Food: How are cities in the developing world fed?

Alimentation : comment se nourrissent les villes du Sud ?
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Article Index
Ghana | Living on imported rice
Cameroon| Urban market buy from afar
Vietnam | Local Gardening
Doubly hungry
17

The growth of urban populations in developing countries is accelerating at an unprecedented pace (see Focus 13). Among the myriad challenges this poses, the conditions for supplying cities and towns with foodstuffs raises a series of related questions: will the cities and towns in developing countries have their food increasingly supplied by international markets? Can peri-urban agriculture meet the challenge of food security? Is the growth of markets a vector of local or sub-regional development? Do urbanized lifestyles create nutritional imbalances? The answers vary greatly depending on the continent or region. Observations of trends in Africa or Asia, where food problems are of most concern according to the different projections (Agrimonde, World Bank...), provide some basis for discussion.

The growing influence of markets

In most countries, there is a correlation between urbanization and the per capita increase of food imports. Higher levels of imports signify first and foremost a change of food consumption patterns: urban consumers prefer products that are easy to prepare and regularly available on the markets. Urban consumption of imported cereals (wheat, rice), meat (chicken) and vegetables (potatoes, onions) also rises sharply. Higher imports also point to the problems that food crop farming has to adjust to these changing food consumption patterns. Gradually, food markets become segmented: domestic food products are mainly consumed in the rural areas and secondary urban centres, whereas the imported products are for the main urban centres.

The soaring world food prices in 2007/2008 revealed markedly different situations depending on the country. Today, urbanites in Senegal depend almost entirely on imported rice, which forms their staple diet, whereas those in Mali mainly consume locally grown cereals (rice, maize, sorghum, millet...). Whatever the trend, the question of feeding cities and towns is one of access: in many cases, the standard of living as well as the health of the national economy can compensate for the high level of food dependency. The problems begin when urban dwellers can no longer afford to buy their food.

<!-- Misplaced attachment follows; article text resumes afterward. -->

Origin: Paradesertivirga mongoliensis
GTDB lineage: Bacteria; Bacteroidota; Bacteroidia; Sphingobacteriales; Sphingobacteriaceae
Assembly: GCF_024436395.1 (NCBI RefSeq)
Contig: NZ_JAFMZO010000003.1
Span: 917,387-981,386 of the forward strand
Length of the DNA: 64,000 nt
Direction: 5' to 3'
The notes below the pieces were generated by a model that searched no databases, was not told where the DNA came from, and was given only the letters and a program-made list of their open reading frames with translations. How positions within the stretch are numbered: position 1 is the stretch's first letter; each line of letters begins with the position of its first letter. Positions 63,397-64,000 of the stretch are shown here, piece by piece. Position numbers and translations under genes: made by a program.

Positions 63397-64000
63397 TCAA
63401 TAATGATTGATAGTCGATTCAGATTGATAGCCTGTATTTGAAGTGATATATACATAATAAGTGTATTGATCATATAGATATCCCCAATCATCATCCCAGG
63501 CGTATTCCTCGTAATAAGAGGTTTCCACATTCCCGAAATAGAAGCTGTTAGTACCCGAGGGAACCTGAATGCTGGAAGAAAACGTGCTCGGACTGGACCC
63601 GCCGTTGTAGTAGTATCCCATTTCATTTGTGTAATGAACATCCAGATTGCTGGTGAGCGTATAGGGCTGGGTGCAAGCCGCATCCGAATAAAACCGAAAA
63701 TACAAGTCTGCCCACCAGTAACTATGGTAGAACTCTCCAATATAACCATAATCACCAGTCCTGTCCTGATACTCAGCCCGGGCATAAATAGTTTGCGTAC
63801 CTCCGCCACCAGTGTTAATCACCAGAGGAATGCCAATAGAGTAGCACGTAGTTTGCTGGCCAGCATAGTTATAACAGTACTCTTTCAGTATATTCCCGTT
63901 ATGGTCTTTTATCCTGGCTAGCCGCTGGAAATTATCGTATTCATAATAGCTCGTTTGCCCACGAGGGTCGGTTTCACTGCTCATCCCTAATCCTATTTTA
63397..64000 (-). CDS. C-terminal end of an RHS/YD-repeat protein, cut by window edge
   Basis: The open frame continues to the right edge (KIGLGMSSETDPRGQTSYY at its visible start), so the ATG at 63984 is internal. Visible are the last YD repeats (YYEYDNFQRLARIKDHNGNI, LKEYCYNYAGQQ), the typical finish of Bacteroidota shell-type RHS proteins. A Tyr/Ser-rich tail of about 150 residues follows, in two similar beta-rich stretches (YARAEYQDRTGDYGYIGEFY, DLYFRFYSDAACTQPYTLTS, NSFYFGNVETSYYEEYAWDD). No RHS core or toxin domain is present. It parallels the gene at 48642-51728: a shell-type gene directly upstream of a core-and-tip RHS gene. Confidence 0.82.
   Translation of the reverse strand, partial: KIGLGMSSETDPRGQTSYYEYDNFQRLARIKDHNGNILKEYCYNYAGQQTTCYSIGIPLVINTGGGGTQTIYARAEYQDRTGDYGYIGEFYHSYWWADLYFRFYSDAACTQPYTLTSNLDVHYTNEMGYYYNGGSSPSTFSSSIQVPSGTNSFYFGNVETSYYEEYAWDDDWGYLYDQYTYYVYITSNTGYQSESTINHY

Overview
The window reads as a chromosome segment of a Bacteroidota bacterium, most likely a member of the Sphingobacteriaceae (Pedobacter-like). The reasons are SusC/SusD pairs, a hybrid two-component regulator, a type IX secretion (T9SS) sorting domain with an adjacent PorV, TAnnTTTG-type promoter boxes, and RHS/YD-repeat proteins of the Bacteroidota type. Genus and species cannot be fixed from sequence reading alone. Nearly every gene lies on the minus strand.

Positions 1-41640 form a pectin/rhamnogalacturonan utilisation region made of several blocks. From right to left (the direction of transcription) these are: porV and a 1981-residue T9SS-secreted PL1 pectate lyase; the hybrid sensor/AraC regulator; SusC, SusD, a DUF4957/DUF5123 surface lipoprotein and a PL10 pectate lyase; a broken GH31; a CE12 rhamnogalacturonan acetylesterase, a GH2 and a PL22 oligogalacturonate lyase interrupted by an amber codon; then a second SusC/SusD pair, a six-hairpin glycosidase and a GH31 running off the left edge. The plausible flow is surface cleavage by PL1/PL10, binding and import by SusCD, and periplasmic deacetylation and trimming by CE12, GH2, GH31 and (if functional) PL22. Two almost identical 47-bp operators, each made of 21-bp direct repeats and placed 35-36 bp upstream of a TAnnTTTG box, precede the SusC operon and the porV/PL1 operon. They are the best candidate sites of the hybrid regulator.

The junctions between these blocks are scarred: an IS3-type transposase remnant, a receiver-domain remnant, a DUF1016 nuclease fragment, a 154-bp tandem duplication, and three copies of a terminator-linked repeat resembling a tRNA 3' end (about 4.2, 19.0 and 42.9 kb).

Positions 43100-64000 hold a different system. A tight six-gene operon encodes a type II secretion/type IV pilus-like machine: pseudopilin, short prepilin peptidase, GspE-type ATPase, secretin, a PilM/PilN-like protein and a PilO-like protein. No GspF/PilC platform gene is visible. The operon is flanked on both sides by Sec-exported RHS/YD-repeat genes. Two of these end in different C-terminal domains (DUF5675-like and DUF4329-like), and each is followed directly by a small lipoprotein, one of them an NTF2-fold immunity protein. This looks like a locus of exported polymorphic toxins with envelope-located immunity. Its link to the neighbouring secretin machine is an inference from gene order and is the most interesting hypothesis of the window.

What's more, urbanization "massifies" the demand for food products, and this necessitates regular provisioning of large quantities of food of consistent quality. Supply systems adapt by developing wholesale trading, which requires investment in infrastructures and information systems (markets, roads, etc.). The search for an economy of scale also reinforces specialization in some production zones. Markets tend to become regional in order to satisfy urban demand. For example, the high plateaus of West Cameroon increasingly supply the coastal towns of Gabon and Equatorial Guinea with market-gardening produce. Overcoming the logistical constraints of supply and distribution networks in order to feed urban centres represents a major challenge for atomized, family production structures.

The growth of cities and towns is also a pivotal vector of technological change for the food crop farmers who find their main outlets in urban areas. This does not involve the intensification of production systems or productivity improvements using industrial inputs (fertilizers, pesticides), as projected by demo-economic or Green Revolution models. In many cases, local farming methods adapt by becoming more labour-intensive (agroforestry, mixed farming systems, etc.). These strategies use and enhance the know-how of local farming communities by optimizing the potential of ecosystems: biodiversity, complementarity between plants or between farming systems, and localized production conditions. Despite their enormous potential and flexibility, the ability of these intensified systems to increase productivity is still barely explored and difficult to measure.

Land pressure in urban areas is causing agriculture to gradually disappear and move out into the surrounding green belts. Often specialized in high value-added market-gardening produce, this type of farming is highly labour-intensive. Given the geographical proximity between production and consumption areas, it is often presented as guaranteeing the freshness and sometimes the health quality of products. In reality, however, the widespread use of inputs to protect crops is threatening food safety, product quality and consumer health, as well as polluting water resources. When agricultural production is sustainably, supported by public policy, this is with a view to social objectives such as generating income for socially marginalized populations, or environmental objectives such as preserving green spaces. Only a few specific production chains for fresh produce, like leafy vegetables and lettuce, are resisting this trend.